What is a Trust? Learn the advantages of this offshore structure
September 04, 2023

A “trust” is a legal structure that involves the transfer of asset ownership from an individual to a third party, known as the “trustee,” who manages them for the benefit of specific beneficiaries, following the terms and conditions established in the trust agreement. The basic structure of a trust consists of three parts:

  • Settlor: The person who creates the trust and transfers assets or properties to it, establishing the rules and instructions.
  • Trustee: The person or entity responsible for managing the assets or properties in the trust according to the settlor’s instructions, with the aim of benefiting third parties.
  • Beneficiaries: The individuals or institutions entitled to the benefits or income generated by the assets held in the trust, as determined by the settlor.

The concept of a “trust” has roots dating back to medieval England. It evolved from the legal and property practices of the time, where an individual transferred ownership of assets to another person (the “trustee”) to be managed for the benefit of third parties (the “beneficiaries”) according to established terms. Precisely for this reason, the trust is not yet very popular in Brazil, as Brazil follows Roman law rather than Anglo-Saxon law (English law).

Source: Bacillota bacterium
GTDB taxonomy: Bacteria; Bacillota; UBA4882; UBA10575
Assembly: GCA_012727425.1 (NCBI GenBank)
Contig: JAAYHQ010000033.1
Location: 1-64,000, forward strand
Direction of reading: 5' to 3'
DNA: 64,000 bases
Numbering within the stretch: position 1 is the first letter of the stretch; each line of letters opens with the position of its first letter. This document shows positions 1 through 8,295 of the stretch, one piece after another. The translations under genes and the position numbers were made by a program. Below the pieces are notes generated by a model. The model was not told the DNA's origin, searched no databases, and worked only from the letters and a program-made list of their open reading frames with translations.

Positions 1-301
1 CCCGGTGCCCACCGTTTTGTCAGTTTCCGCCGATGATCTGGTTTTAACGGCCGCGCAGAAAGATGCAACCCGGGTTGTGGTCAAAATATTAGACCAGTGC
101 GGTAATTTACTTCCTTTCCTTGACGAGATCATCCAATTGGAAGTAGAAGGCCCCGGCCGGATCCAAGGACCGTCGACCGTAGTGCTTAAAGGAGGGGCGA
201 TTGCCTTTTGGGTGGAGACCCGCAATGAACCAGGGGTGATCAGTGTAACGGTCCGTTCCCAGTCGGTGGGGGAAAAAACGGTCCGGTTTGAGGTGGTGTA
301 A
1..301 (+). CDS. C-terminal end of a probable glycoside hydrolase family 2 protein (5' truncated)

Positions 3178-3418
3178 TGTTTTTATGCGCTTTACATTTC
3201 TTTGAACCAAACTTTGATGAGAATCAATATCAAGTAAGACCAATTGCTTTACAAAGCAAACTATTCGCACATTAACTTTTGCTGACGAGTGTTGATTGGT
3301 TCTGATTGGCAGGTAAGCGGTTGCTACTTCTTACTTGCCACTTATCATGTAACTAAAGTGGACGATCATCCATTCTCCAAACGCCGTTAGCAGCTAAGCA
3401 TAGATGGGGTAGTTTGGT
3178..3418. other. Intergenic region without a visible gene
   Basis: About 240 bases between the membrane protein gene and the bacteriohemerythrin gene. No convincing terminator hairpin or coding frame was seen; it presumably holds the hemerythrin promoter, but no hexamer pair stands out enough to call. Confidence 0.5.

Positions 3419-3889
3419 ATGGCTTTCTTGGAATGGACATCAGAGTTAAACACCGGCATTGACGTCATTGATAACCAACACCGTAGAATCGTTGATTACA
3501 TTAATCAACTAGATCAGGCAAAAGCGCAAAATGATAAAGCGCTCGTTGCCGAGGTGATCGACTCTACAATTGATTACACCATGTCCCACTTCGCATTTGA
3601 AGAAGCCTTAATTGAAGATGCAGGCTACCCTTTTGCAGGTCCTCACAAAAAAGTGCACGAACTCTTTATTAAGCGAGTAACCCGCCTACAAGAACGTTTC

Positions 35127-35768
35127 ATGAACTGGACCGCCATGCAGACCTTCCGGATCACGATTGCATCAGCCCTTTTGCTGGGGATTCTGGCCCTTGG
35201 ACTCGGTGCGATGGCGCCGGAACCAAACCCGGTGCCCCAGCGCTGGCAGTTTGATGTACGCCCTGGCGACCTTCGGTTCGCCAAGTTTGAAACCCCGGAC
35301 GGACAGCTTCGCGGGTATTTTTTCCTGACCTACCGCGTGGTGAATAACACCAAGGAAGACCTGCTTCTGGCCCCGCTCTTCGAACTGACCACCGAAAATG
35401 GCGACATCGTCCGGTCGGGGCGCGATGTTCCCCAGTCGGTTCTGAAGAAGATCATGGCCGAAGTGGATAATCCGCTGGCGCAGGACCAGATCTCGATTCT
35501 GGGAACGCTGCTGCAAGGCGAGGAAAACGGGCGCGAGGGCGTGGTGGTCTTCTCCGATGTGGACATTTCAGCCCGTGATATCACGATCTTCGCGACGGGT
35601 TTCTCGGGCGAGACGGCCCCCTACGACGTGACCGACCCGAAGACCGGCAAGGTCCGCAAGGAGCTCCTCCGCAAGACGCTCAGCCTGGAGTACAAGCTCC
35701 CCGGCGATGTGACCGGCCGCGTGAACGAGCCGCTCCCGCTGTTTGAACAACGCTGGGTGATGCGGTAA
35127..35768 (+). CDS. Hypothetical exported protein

In medieval England, the Trust provided a way to separate legal ownership from beneficial ownership, with the trustee acting as a guardian. This structure evolved over the years to become the foundation of the modern “trust” concept used for various purposes, such as:

  • Succession Planning: The person who establishes a trust can address succession in advance, ensuring that the chosen beneficiaries receive the asset without complications in the absence of the account holder.
  • Asset Protection: By investing through a trust structure, there is protection in a strong currency and the security of a jurisdiction different from the Brazilian jurisdiction.
  • Tax Benefits: Generally, the trust is established through jurisdictions with privileged tax regimes, which ensures tax advantages such as exemption from capital gains taxes, for example.

Types of Trusts

Being a very ancient instrument, there are several categories of trusts that have emerged over time. Each category will have its own characteristic and its own operating rules. Among the most well-known categories of trusts are:

  • Revocable Living Trust: A revocable trust allows the settlor to make changes to the trust during their lifetime. Revocable Living Trusts are quite popular in the United States, especially in states where probate processes are complex and costly. Trusts are used to avoid probate, maintain privacy, and facilitate the efficient transfer of assets to heirs.
  • Special Needs Trust: Created to benefit individuals with special needs, providing care and financial resources without disqualifying eligibility for government assistance programs such as Supplemental Security Income (SSI) and Medicaid in the United States. In the United Kingdom, similar structures exist, such as “Disabled Person’s Trusts,” which allow financial resources to be held in trust for the benefit of individuals with disabilities, ensuring they receive appropriate and complementary care.